Ronald A conducts a `one-man ganamela' to make ends meetThe song `Sandhya Mayangum neram' came as a fitting tribute to the setting sun. The lone singer with his crude equipment (a speaker, a microphone and CD player) is a curious sight for many gathered at Shanghumugham beach. But the regulars know the man, Ronald A., better known as Ronald Regan for long. "When I began anew as a singer, people asked me my name and I would say Ronald. They would then add Regan and somehow the name Ronald Regan stuck," says Ronald.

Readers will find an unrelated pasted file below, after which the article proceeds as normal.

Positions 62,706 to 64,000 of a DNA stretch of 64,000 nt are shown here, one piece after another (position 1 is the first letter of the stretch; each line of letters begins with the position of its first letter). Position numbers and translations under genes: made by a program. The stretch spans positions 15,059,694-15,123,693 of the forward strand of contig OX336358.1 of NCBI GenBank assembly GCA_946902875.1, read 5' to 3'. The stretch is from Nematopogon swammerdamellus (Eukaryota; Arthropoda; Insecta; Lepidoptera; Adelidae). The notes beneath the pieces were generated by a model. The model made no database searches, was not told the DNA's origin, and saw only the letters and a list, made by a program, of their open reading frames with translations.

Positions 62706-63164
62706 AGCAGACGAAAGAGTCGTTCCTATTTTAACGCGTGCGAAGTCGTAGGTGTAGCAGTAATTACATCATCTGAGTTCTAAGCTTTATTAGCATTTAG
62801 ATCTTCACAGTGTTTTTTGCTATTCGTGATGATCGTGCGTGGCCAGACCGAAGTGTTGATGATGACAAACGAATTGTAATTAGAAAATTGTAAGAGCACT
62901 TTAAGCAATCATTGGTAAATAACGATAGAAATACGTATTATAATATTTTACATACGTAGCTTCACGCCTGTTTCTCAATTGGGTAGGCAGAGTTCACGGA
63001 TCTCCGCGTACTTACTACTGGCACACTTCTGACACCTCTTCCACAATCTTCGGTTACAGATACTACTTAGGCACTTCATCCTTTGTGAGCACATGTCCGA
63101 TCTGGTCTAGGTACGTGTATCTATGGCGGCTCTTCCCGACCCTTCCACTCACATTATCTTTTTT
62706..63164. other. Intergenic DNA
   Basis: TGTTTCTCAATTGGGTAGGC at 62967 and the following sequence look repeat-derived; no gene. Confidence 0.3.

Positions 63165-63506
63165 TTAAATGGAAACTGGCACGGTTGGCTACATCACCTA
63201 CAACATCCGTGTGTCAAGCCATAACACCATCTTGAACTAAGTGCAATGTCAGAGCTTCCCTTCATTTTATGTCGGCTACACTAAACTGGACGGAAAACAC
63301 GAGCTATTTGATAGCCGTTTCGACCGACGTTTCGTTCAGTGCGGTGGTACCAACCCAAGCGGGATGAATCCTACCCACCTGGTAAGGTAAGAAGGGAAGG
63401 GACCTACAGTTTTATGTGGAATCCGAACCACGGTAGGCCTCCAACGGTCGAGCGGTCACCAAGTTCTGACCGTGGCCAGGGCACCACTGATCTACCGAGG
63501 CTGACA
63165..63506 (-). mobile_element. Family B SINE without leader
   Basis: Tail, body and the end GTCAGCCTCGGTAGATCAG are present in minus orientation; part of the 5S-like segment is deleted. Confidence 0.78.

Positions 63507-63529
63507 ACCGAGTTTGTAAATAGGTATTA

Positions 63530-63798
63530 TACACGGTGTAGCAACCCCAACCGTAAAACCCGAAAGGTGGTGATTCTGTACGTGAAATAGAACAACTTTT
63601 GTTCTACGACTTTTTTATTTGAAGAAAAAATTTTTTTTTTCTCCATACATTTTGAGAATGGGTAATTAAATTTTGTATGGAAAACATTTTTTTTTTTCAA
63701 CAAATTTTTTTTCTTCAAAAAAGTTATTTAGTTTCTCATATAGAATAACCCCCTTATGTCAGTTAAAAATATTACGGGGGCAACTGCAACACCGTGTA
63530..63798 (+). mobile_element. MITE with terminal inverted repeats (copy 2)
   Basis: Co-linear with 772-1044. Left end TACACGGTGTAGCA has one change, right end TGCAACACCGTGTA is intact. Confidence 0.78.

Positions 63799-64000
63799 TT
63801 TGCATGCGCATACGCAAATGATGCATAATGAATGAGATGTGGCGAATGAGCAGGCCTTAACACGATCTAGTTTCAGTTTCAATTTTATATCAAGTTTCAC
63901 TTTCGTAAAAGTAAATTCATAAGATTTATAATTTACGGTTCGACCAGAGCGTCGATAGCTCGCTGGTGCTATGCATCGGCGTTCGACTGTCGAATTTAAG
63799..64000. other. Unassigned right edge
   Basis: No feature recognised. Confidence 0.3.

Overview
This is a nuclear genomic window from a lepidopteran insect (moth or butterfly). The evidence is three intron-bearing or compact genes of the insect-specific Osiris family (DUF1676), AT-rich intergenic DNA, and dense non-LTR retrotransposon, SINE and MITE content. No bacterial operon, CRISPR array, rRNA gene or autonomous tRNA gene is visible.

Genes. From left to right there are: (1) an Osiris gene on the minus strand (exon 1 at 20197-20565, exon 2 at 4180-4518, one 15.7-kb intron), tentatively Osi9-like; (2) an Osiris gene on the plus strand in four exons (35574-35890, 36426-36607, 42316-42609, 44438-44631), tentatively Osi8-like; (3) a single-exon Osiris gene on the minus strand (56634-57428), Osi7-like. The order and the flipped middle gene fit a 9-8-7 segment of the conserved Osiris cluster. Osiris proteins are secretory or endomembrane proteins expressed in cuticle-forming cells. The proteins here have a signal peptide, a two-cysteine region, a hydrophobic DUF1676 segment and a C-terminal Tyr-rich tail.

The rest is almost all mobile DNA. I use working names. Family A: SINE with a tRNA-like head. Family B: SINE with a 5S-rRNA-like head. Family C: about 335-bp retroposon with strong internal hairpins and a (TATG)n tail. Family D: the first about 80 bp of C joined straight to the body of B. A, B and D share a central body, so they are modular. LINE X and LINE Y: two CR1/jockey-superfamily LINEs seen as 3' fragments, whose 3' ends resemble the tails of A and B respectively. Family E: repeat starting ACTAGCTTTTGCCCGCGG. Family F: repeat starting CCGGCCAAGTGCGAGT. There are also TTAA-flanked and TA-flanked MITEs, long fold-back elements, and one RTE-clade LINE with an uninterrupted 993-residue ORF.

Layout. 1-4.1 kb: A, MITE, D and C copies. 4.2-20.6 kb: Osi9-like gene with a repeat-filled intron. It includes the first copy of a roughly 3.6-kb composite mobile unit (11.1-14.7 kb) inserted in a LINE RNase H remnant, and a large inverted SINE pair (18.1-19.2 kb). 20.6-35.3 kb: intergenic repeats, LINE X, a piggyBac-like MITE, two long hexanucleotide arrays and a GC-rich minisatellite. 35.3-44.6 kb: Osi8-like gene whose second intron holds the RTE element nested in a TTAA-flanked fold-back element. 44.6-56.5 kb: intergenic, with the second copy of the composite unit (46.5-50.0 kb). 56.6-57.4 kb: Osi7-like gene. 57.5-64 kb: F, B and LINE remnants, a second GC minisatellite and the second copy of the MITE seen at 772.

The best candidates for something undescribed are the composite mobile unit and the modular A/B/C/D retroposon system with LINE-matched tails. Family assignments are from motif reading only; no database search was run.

One-man troupeA street performer, Ronald, a native of Vettukad, has been performing in the city for many years. As you watch the crowd around him, it seems the concept of a `one man ganamela' is gaining popularity among the city folk. For Ronald, singing is serious business. "It sustains my family," says the artist. Born in a low-income family, Ronald had an accident in his childhood that left him crippled for life. "People all the world over turn a blind eye to people who have disabilities. I have suffered a lot, but the sea would keep me company. I felt so lonely during rainy nights that I used to sleep on the beach under a plastic sheet, communing with nature."But young Ronald had a penchant for fighting the odds. Plumbing, electrical works, welding, Ronald has tried his hands in many a job before signing off his youth with a brief stint as a watch mechanic. "All of them were futile exercises. I had to earn something for my family."So as a last resort Ronald turned to his childhood dream of becoming a singer. "However, no known ganamela troupes were ready to accept an invalid like me," recalls Ronald. He has no formal education in music. No teachers can claim his share of glory now. An ardent fan of old melodies, Ronald tries to imitate the great maestros in music. "K.S. George, Kamukara... I can reproduce their voice while singing."You can find a rich blend of mimicry and song as the artist performs. Ronald made his mark as a street singer with his unique skill of emulating the voice of classic singers. He can even sing duets, rendering male and female voices at one go. His imitation of S. Janaki and P. Suseela are a favourite among the audience who often ask for an encore. The echo effect, which is Ronald's specialty, adds to the drama. "I don't know whether anyone else in the field uses this technique," says Ronald.As a singer, Ronald likes melodies with meaningful lyrics. However, he says he does not enjoy the music of Gen-Y. "There is no meaning to the lyrics." A fan of K.J. Yesudas, "I like Yesudas for his precision in pronunciation." Accompanied by music from his CD player, Ronald says that he often finds sceptics among his audience. "They feel it is not I who is singing. Many have snatched my microphone thinking I'm lip-syncing to the music. Now, I often cough, splutter or deliberately mess up with the music, so that they know that it's really my voice."Travelling in his autorickshaw, Statue Junction, Museum junction and Shankhumugham are some of his favourite haunts to perform. Passers by pause a minute or two to hear him perform. As they leave, some leave him a tip as others walk away while Ronald sings his heart out.